Tearing It All Down

In October of 1871, a fire swept over Chicago and killed hundreds and destroyed about 3.3 square miles. To give you an idea of the impact of how much of the city this affected, here is a map of the area affected.

Great_Chicago_Fire_map

It cost an estimated $3billion (in today’s dollars) to rebuild the city. We see disasters, either natural otherwise caused by humans, that can completely tear down systems, leaving people to rebuild them. Just look at cities such as Berlin and Warsaw that were rebuilt after large destructive forces tore them apart. One of the defining characteristics that I’ve noticed that separates a city like Chicago from a city like NYC (I’ve lived in both by the way) is that Chicago is cleaner, generally more efficiently mapped out, and more habitably than NYC. I believe this largely has to do with the fact that Chicago had the opportunity to be completely torn down and rebuilt because of the Great Fire.

I suspect, like all big cities, Chicago had a lot of problems previous to the great fire that lead to non-advancement of the city. Like most cases this is usually due to bureaucracy, politics, and corruption. But, it’s amazing the energy people will put into something when they’ve suffered a great loss.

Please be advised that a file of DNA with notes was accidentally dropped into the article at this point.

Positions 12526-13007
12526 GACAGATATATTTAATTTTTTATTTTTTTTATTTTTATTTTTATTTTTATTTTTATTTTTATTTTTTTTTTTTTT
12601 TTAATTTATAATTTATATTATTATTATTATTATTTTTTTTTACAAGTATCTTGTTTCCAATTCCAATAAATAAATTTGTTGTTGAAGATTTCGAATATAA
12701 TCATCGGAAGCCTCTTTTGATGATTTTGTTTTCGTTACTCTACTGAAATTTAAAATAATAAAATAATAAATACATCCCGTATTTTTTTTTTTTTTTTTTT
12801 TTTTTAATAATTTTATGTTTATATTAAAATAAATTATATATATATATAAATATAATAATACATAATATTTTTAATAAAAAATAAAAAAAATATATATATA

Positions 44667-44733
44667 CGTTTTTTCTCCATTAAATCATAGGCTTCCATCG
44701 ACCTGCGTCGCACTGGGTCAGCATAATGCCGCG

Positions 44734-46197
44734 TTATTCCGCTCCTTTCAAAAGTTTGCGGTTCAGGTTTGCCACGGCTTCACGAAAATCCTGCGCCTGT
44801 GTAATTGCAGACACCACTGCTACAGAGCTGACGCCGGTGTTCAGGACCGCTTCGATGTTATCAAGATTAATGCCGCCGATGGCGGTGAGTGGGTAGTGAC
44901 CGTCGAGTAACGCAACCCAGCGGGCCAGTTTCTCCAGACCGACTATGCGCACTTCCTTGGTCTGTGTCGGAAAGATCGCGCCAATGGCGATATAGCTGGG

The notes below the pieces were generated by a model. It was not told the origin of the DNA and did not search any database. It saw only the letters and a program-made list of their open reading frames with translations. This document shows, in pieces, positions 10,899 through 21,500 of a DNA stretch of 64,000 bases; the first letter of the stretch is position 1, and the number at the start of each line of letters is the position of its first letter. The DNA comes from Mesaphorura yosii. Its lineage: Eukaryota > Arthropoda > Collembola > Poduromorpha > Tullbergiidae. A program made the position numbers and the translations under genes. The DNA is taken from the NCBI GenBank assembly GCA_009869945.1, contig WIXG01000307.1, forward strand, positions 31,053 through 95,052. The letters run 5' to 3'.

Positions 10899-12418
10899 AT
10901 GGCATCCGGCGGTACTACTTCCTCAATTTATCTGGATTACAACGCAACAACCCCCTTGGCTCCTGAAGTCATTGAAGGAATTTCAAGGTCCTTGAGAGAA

Why am I talking about the Great Chicago Fire on a tech blog? It represents everything that is happening in today’s tech world. We are seeing a massive trend in creative destruction as being the norm to creating new business models, tearing down old ones, and generally as an advancement of our culture.

In 1998, an informal group called Mozilla set out to rebuild Netscape Navigator’s source code from scratch. Some people would argue that rewriting source code from scratch is the worst decision you can make, but judging by the success of Mozilla and the death Netscape, I think we can all agree that this has bee a good thing for us consumers.

I look back at my former employers and I see instances where destroying the company might actually be a good thing for the advancement of it’s mission, it’s employees, and ultimately it’s customers. But, as cognitively biased as we are, we are incapable of destroying our own selves, or doing nothing at all. Which often is the case in decision making, whereby doing nothing may actually more productive than trying to do too much. Our brains are wired to think that we always must do something, rather than nothing, and that creating a loss can never create a gain.

So looking at today’s system, both human and technical, we see the everlasting cycle with the following behaviors:

  1. New system gets built, people rejoice!
  2. Someone breaks system, so system adapts and get’s updated
  3. System get’s too clunky because it tries to do too much, losing the interest of its members
  4. People leave system and create new one

There are some exceptions to this, such as 37Signals. They deliberately let customers grow out of their system.

We’d rather our customers grow out of our products eventually than never be able to grow into them in the first place.

As I’ve decided recently with my life, I’ve tore all of what I had established down and am rebuilding. But it doesn’t mean I forgot the important lessons I’ve learned in building the professional I sought out to do 7 years ago.